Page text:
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Article
May 1992

Subsyndromal Symptoms in Bipolar DisorderA Comparison of Standard and Low Serum Levels of Lithium

Author Affiliations

From the Department of Psychiatry and Human Behavior, Brown University, Providence, RI (Drs Keller and Lavori and Ms Baker); the Hillside Hospital of Long Island Jewish Medical Center and the Albert Einstein College of Medicine, New York, NY (Dr Kane); the Department of Psychiatry, University of Arizona, Tucson (Dr Gelenberg); and the Department of Psychiatry, Massachusetts General Hospital and Harvard University, Boston (Dr Rosenbaum and Ms Walzer).

Arch Gen Psychiatry. 1992;49(5):371-376. doi:10.1001/archpsyc.1992.01820050035005
Abstract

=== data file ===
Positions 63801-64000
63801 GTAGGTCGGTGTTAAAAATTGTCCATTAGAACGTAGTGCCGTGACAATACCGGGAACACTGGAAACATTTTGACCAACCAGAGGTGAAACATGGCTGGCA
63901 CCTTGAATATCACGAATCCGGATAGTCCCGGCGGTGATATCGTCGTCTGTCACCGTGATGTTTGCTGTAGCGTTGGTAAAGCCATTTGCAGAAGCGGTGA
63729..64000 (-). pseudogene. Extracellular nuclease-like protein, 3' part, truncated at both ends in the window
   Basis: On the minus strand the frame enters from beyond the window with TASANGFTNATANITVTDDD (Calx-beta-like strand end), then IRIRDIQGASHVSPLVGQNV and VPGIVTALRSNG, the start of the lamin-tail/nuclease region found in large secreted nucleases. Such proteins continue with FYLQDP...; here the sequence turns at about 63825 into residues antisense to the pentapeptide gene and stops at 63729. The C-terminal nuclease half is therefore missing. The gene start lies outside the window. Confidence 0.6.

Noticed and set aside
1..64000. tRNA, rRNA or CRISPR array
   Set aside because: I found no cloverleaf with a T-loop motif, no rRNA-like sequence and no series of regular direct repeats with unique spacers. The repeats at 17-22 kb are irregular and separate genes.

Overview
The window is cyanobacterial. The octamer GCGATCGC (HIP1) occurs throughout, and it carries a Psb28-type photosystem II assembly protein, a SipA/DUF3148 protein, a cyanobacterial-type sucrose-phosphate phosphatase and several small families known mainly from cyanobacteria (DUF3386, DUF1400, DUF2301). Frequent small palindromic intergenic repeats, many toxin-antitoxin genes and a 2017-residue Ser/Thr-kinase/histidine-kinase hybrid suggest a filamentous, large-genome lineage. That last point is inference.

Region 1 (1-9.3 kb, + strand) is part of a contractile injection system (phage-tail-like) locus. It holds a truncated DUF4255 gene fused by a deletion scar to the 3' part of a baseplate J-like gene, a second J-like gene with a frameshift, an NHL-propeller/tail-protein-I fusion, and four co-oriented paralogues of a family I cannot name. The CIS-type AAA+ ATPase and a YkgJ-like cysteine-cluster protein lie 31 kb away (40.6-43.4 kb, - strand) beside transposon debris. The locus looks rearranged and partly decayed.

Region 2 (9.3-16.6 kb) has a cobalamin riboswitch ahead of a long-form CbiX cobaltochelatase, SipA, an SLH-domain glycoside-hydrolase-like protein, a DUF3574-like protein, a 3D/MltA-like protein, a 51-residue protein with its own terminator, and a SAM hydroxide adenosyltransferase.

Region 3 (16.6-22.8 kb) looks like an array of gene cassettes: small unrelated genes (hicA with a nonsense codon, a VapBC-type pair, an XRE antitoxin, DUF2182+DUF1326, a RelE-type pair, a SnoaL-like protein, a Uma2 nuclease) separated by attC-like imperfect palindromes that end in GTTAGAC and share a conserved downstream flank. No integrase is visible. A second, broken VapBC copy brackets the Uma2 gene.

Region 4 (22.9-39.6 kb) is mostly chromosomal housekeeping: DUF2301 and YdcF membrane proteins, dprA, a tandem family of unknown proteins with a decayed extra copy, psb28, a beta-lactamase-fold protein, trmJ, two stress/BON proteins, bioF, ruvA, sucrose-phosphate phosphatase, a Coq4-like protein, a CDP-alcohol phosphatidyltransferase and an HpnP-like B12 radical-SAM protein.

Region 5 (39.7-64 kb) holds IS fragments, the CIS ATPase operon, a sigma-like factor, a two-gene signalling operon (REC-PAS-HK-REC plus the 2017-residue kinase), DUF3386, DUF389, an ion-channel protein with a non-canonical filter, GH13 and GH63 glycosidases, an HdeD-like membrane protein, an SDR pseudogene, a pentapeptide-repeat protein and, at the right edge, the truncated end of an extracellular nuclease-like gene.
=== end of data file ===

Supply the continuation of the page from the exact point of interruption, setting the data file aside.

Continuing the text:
• Ninety-four patients with bipolar disorder participating in a random-assignment, double-blind, prospective maintenance trial of standard- (0.8 to 1.0 mmol/L) vs low-range (0.4 to 0.6 mmol/L) serum lithium levels were assessed to determine the presence and significance of subsyndromal symptoms during periods of remission and recovery. A significant relationship was found between prescribed serum lithium level and the probability of major affective relapse and the occurrence of subsyndromal symptoms. Patients given lithium carbonate to achieve low-range levels had 2.6 times the risk of major affective relapse as those given lithium for standard-range levels and nearly twice the risk of developing subsyndromal symptoms. Patients given the low-range therapy showed a greater variance in weekly Psychiatric Status Rating measures, and their symptoms were more likely to worsen at any time than were symptoms in their standard-level group counterparts. The first occurrence of subsyndromal symptoms increased the risk of major affective relapse fourfold. Following the onset of subsyndromal symptoms, the patients originally randomized to receive standard-range lithium therapy were still better protected from relapse than were patients randomized to receive low-range lithium treatment. Patients were two times more likely to develop depressive than hypomanic symptoms between acute episodes of illness. However, onset of hypomanic symptoms predicted subsequent major affective relapse twice as strongly as did depressive symptoms. Seventy-six percent of patients who became hypomanic had a major affective relapse, compared with 39% of patients who were subclinically depressed.

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